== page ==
9. To serve, top the chips with the salmon and spoon on a generous quenelle of avocado. Scatter with extra coriander and chilli flakes if you like

Have some beer or soured cream to hand…

Jess - Urfa Salmon 2


BBQ Chicken, Lime Slaw, Cheesy Polenta Chips



I love American food but it can be pretty big and diabetes inducing at times. But it can be done in a more refined way. Who doesn’t love the taste of spicy, sticky BBQ sauce lathered chicken. And as if not enough, a cooling, creamy and sharp tangy lime slaw is as welcome here as an ice cream in the Sahara.Tempted by spicy sweet potato chips I went for an alternative (like my demeanour) and a more health conscious unbeatable crunchy cheesy polenta chip. They were awesome. Girls, this is not date food mind (well first date food) I think there was more sauce on my face, hands, table and elbows (yes elbows…!) than on the chicken. Made to be devoured in the most unclassy fashion with a beer on a windy rainy October.

NOTE: This BBQ sauce recipe is very much like this one here. Use either!

Serves 2


  • 2 chicken legs, jointed into thigh and drumstick is you like
  • ½ tsp cumin seed
  • ½ tsp fennel seed
  • 2 cloves garlic, crushed
  • 1 ½ tsp smoked paprika
  • Zest and juice of ½ orange
  • 3 tbsp balsamic vinegar
  • 75ml ketchup
  • Sprig of thyme and rosemary
  1. Crush the cumin and fennel together in a pestle and morta with the rosemary and thyme.
  2. Add to a bowl with the rest of the marinade ingredients and add the chicken.
  3. Leave in the fridge to marinade for about 1 hour.
  4. Preheat the oven to 200°C. Place the chicken in a dish and cover with foil. Bake for 30 minutes.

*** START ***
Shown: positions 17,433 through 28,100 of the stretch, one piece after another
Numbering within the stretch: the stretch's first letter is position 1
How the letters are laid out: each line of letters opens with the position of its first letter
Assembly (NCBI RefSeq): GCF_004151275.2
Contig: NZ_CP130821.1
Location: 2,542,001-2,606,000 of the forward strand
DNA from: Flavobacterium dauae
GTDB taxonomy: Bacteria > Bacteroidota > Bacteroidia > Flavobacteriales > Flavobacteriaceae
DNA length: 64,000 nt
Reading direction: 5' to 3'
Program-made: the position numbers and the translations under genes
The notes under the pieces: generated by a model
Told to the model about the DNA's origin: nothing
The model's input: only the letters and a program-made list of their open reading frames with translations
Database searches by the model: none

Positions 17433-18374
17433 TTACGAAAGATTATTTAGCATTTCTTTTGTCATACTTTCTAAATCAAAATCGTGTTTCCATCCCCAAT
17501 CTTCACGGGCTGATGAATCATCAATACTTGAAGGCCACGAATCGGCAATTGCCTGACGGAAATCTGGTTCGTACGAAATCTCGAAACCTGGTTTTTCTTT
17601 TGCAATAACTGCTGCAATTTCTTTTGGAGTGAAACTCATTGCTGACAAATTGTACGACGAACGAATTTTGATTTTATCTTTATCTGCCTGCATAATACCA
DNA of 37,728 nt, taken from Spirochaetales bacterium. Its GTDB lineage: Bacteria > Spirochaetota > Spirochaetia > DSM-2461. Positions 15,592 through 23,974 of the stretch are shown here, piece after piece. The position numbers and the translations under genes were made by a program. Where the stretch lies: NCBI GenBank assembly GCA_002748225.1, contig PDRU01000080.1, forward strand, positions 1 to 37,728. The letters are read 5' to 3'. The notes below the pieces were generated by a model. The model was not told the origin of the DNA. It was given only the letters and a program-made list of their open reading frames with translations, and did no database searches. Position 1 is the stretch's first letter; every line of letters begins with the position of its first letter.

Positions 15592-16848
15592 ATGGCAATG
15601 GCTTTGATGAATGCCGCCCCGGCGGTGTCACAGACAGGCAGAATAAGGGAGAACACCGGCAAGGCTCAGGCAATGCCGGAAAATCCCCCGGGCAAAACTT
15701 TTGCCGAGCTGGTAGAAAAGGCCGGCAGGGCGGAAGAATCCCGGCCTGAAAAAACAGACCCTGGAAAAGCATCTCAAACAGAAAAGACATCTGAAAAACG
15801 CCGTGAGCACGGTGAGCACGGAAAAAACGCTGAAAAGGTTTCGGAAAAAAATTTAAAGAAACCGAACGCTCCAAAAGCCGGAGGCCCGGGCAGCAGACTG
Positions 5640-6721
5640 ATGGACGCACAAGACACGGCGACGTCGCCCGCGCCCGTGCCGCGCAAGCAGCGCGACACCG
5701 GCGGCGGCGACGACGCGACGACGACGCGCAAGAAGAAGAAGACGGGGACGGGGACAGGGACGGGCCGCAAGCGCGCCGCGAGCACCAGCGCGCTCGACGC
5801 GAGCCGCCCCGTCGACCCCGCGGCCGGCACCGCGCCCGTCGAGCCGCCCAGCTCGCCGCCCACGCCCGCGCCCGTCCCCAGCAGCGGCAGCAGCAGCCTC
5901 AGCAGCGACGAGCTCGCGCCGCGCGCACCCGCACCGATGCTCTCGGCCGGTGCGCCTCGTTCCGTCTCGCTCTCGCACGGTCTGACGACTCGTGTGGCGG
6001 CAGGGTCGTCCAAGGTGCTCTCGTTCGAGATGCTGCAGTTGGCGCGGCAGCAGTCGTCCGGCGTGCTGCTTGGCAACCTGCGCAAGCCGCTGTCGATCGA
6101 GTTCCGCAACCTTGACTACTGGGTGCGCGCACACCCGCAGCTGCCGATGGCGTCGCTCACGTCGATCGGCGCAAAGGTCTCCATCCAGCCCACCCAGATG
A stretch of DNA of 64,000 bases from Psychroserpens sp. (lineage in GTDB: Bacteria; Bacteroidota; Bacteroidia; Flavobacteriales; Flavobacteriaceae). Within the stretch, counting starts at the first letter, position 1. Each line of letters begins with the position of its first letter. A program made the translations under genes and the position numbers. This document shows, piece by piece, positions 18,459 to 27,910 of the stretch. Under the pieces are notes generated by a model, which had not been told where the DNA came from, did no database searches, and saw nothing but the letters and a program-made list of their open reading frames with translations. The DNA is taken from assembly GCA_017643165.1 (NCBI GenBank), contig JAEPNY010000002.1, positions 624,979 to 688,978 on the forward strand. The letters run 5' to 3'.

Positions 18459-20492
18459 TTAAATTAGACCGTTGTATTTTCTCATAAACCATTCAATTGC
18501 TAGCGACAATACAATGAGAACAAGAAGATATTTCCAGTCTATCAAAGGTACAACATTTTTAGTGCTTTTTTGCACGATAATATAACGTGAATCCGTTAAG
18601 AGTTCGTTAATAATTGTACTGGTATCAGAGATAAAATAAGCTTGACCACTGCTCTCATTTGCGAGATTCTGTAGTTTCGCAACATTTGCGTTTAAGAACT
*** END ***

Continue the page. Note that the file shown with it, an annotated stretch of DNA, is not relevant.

5. After this time, turn the heat up and remove the foil. Cook for about 10 more minutes until the skin and topping is crispy and the chicken is cook through. I popped mine under the grill at this point too to get a really sticky crispy coating.


Slaw (pretty much open to any crunchy raw vegetables. I used a mix of the below)

  • 1 red pepper, sliced thinly
  • Handful of sugar snap peas, sliced thinly
  • ½ small cabbage
  • 1 small carrot, sliced thinly, grated or julienned
  • Bunch mint, chopped
  • Bunch coriander, chopped
  • 3-4 tbsp natural yoghurt
  • 1 tsp mayonnaise
  • Salt and pepper
  • Zest of 1 lime, juice of half
  1. Mix the vegetable together in a bowl
  2. Add the herbs and the lime zest
  3. Add the mayo, yoghurt some good seasoning and the lime juice together in a mug and stir well.
  4. Use as much as necessary to coat the vegetables.


Polenta Chips

  • 100g fast cook polenta, plus a little extra for dusting
  • 400ml (half water half milk)
  • ½ small chilli, chopped
  • Handful coriander, chopped
  • Large handful grated parmesan
  • Salt and pepper
  1. Oil/line a shallow soup bowl or baking tray that will hold the polenta and create about 2cm thickness.
  2. Heat the milk and water in a saucepan until it just comes to the simmer.